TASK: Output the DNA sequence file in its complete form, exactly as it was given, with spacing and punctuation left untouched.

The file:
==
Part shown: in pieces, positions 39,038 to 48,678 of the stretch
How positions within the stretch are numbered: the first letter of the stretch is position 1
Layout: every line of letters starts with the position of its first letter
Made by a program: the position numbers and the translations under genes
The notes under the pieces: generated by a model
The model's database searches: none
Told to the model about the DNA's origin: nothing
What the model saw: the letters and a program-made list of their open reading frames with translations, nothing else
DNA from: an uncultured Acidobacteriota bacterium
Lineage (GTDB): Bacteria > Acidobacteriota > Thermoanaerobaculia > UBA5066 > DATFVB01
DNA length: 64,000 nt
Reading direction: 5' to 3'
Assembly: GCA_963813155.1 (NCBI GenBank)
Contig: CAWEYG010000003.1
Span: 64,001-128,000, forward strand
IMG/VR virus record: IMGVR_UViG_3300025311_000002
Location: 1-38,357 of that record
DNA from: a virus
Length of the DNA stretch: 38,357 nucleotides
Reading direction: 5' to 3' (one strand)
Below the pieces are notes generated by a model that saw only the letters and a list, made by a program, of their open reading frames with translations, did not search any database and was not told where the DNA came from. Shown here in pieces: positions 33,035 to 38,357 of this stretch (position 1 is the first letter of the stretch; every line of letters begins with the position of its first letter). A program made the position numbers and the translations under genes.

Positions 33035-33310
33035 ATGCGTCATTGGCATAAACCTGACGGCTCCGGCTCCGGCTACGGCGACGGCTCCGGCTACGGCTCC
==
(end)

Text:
Part shown: in pieces, positions 39,038 to 48,678 of the stretch
How positions within the stretch are numbered: the first letter of the stretch is position 1
Layout: every line of letters starts with the position of its first letter
Made by a program: the position numbers and the translations under genes
The notes under the pieces: generated by a model
The model's database searches: none
Told to the model about the DNA's origin: nothing
What the model saw: the letters and a program-made list of their open reading frames with translations, nothing else
DNA from: an uncultured Acidobacteriota bacterium
Lineage (GTDB): Bacteria > Acidobacteriota > Thermoanaerobaculia > UBA5066 > DATFVB01
DNA length: 64,000 nt
Reading direction: 5' to 3'
Assembly: GCA_963813155.1 (NCBI GenBank)
Contig: CAWEYG010000003.1
Span: 64,001-128,000, forward strand
IMG/VR virus record: IMGVR_UViG_3300025311_000002
Location: 1-38,357 of that record
DNA from: a virus
Length of the DNA stretch: 38,357 nucleotides
Reading direction: 5' to 3' (one strand)
Below the pieces are notes generated by a model that saw only the letters and a list, made by a program, of their open reading frames with translations, did not search any database and was not told where the DNA came from. Shown here in pieces: positions 33,035 to 38,357 of this stretch (position 1 is the first letter of the stretch; every line of letters begins with the position of its first letter). A program made the position numbers and the translations under genes.

Positions 33035-33310
33035 ATGCGTCATTGGCATAAACCTGACGGCTCCGGCTCCGGCTACGGCGACGGCTCCGGCTACGGCTCC